…While scratch represents a highly productive encounter between music and the audiovisual, that in some senses realizes earlier radical visions of both an art of organized sound and an art of visual music, the musical dimensions of scratch proved problematic for those trying to situate its audiovisuality within existing political frames of reference. Central to its politically problematic status was the issue of how sensation and affect might be situated within radical modes of audiovisual practice. Scratch is intimately linked with music, which not only forms one of its key constituent elements, but also provides the primary formal model for its mode of articulation (Birtwistle, 2010, p.241).
Birtwistle places Scratch in new and emerging contexts of affective cinema and audiovisuality, what he defines as cinesonics. Maintaining that Scratch was pioneering forms of audiovisual practice ahead of critical discourse,
The critical difficulties faced by avant-garde film and video in its attempt to territorialize scratch mark the point at which established conceptual models reveal their own deficiencies and biases, in terms of the way in which they conceptualise the cinesonic, and the cinesonic experience. What we see and hear in the case of scratch is the point at which the dominant modernist formulations of sound-image relations are challenged by other radical conceptual models of the cinesonic (ibid, p.248).
What we see in this moment is the emergence of an affective or sensory turn, arising before the vocabulary was in place to deal with it. For the critics of the time, scratch simply did not make sense; they were unable to situate the affective and sensational dimensions of the form’s audiovisuality within existing critical and theoretical frameworks. All the critics of scratch could see were insufficiencies, and it has taken more than two decades for this moment to be affirmed as a radical departure from the critical and creative agenda set in motion by the linguistic turn of structuralism (ibid, p.272).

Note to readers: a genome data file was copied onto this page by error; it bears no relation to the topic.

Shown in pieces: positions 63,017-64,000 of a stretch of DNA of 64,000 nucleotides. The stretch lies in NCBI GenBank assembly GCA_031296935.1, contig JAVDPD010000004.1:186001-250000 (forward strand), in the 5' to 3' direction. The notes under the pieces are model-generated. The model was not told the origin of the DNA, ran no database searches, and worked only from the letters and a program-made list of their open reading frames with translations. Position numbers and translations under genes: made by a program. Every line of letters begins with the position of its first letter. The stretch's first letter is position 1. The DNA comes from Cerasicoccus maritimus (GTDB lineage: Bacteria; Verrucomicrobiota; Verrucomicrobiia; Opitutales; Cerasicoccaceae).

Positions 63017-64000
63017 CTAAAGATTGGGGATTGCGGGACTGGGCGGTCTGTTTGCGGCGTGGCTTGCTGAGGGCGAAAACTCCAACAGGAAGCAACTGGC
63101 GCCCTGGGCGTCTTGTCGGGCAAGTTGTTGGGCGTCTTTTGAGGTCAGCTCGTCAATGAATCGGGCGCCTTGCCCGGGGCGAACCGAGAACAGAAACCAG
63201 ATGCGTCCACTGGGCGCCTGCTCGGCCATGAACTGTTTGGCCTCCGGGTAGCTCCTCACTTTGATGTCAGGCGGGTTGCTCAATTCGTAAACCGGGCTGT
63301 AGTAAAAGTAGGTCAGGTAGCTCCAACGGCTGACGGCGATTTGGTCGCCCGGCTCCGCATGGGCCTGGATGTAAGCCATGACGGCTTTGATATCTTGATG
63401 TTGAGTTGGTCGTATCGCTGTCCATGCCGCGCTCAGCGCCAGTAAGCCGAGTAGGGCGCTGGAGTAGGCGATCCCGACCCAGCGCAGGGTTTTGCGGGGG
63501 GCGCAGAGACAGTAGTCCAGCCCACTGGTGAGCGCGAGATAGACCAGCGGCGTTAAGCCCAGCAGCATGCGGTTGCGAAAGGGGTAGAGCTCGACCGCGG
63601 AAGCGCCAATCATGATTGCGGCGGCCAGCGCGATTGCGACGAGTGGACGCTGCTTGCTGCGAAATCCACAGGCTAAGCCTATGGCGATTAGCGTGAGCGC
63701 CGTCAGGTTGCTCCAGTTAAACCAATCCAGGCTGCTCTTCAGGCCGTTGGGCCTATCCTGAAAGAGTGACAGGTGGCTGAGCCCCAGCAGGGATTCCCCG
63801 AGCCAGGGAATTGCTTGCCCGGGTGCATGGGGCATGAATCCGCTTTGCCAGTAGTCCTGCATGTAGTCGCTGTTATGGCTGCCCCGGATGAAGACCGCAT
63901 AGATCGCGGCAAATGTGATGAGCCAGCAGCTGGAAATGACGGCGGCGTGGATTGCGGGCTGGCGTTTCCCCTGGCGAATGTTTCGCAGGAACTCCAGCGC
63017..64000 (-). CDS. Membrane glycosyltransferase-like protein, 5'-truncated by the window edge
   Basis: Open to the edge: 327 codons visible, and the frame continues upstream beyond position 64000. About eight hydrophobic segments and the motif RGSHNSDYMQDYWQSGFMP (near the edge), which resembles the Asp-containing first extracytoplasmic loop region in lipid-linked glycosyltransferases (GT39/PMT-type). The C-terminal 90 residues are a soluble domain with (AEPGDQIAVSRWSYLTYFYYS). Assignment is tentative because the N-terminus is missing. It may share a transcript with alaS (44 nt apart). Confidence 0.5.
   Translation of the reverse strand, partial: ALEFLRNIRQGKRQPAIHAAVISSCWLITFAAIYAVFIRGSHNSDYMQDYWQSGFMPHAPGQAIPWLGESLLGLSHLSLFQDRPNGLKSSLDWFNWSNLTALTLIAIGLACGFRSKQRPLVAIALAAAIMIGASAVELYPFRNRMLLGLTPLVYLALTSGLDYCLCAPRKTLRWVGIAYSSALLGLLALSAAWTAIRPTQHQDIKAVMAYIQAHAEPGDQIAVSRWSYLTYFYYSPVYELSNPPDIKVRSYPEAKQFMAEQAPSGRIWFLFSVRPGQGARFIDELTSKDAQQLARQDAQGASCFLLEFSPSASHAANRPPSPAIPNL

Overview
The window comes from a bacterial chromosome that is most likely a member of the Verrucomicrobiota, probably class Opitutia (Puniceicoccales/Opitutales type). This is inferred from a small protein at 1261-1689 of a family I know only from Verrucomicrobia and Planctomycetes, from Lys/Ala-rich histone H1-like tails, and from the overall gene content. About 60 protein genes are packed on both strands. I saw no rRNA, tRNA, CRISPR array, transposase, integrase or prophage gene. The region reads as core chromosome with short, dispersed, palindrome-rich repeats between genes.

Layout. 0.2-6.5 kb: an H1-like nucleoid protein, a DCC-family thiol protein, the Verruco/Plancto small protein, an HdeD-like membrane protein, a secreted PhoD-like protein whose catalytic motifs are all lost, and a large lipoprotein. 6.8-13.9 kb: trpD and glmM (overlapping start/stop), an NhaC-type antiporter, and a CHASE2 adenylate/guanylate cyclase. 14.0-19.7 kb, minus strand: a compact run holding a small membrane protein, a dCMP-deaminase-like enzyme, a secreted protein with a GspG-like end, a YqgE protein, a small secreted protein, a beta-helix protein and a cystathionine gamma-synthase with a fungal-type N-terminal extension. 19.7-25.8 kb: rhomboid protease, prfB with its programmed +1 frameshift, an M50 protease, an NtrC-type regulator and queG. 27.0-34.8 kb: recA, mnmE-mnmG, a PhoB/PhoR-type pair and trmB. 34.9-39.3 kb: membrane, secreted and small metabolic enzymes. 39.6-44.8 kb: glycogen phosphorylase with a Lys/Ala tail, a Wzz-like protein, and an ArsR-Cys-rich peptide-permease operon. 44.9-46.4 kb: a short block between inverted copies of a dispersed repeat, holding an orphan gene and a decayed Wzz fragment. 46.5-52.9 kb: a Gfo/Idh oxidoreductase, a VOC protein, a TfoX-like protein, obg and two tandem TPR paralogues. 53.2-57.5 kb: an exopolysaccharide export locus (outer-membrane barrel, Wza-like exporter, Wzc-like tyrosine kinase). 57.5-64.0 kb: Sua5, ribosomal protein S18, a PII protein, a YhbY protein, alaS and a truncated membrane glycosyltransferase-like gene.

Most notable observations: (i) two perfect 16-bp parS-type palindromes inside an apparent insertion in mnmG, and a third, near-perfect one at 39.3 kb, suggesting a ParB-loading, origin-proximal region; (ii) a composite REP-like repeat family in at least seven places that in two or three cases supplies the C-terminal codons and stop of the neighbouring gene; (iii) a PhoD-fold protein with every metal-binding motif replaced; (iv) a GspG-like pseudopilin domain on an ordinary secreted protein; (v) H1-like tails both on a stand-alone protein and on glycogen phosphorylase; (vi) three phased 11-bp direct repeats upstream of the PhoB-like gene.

Rees in 2007 would acknowledge that the ‘short-lived but very effective’ movement, ‘was also the most explicitly political video art in ten years’; and Sean Cubitt (2009) in a webcast at the 2010 retrospective installation Scratch Video, at Glasgow’s Street Level Gallery, in March, 2009 would declare that ‘video and video art became for that brief period the one true British Avant-Garde of the twentieth century.’
 http://www.fridge.co.uk/ [accessed April, 2010]. See also; http://www.deflorence.com/?p=283; De Florence would later go on in 1987 to set up and run London’s first and only Pirate TV Station Network 21.
 See: Toop,1991; p.134, p.184.
 See: Mason (2008); and Gold, Eno, Oswald, Cutler and Eshun in Section 3 – ‘Music in the Age of Electronic Reproduction’ in Cox, C. and Warner, D. (2007).
 An important aspect picked up by Birtwistle too;
Its true home was in the club environment rather than the gallery or the cinema. The club experience itself can be thought of as a form of sensory blending, a fusion of sound and image and bodily movement. And in some ways it is this form of transsensoriality to which scratch video aspires in its synaesthetic articulation of sound and image; scratch is a mode of articulation that places emphasis on blending and folding rather than isolation and specificity. Little wonder, then, that scratch got the reception it did in the 1980s, a period in which British avant-garde film and video practice was dominated by a visually oriented critical culture founded on modernist notions of specificity (Birtwistle, 2010, p.265).
 In forms such as Pop, Fashion, Sculpture, Architecture and Cultural Studies, themes and emphases cross fertilized and video embraced these developments. Again a convergence of technology appeared perfect for this task… In practice it became possible to musically repeat stolen voices and small phrases of dialogue, quoting in an exciting and rhythmical way. Sound bytes or noises could be stored on disk and a music track. Thus, after the sound was perfected, the pictures could be synched in place (Barber, 1990, p.116).
Barber is clear about a certain way of working that was intrinsic to the Scratch aesthetic, significantly citing the musical term ‘jamming’,
I… would cite Scratch as a prime example of where available technology was made the most of, where people just got on the machines and ‘did things’. They jammed, winged it and made it up as they went along. It would take a philistine to say it was ‘just effects’ pure and simple. One only has to look at broadcast television to see its legacy… the grammar of editing and visual language have irredeemably changed, copying over the excitement of the Scratch scene (ibid, p.123).